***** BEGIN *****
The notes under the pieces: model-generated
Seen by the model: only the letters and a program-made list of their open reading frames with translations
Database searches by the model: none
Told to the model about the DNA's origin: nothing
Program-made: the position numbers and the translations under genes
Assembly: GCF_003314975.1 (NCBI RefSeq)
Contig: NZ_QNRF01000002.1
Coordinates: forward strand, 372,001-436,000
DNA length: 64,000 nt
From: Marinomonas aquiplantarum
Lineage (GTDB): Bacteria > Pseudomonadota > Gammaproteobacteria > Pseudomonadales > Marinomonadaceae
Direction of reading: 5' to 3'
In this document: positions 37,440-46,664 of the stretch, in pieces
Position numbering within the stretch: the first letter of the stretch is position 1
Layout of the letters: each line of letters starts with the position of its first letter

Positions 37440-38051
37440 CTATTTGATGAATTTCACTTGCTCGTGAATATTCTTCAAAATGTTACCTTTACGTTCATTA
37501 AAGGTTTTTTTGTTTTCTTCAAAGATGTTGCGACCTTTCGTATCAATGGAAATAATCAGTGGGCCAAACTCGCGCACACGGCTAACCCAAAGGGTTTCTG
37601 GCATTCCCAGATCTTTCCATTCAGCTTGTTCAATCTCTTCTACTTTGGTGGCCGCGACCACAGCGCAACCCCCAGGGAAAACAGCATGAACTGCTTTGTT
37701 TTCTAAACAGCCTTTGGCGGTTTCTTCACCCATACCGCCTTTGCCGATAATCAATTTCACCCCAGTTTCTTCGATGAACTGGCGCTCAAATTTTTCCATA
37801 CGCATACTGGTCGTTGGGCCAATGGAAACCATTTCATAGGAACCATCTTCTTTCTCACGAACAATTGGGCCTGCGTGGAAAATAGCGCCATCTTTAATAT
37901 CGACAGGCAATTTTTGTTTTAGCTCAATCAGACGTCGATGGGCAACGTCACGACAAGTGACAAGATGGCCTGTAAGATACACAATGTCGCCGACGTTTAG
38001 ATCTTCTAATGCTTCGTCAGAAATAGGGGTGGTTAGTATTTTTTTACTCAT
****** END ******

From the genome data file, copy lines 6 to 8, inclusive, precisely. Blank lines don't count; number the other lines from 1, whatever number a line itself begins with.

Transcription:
Assembly: GCF_003314975.1 (NCBI RefSeq)
Contig: NZ_QNRF01000002.1
Coordinates: forward strand, 372,001-436,000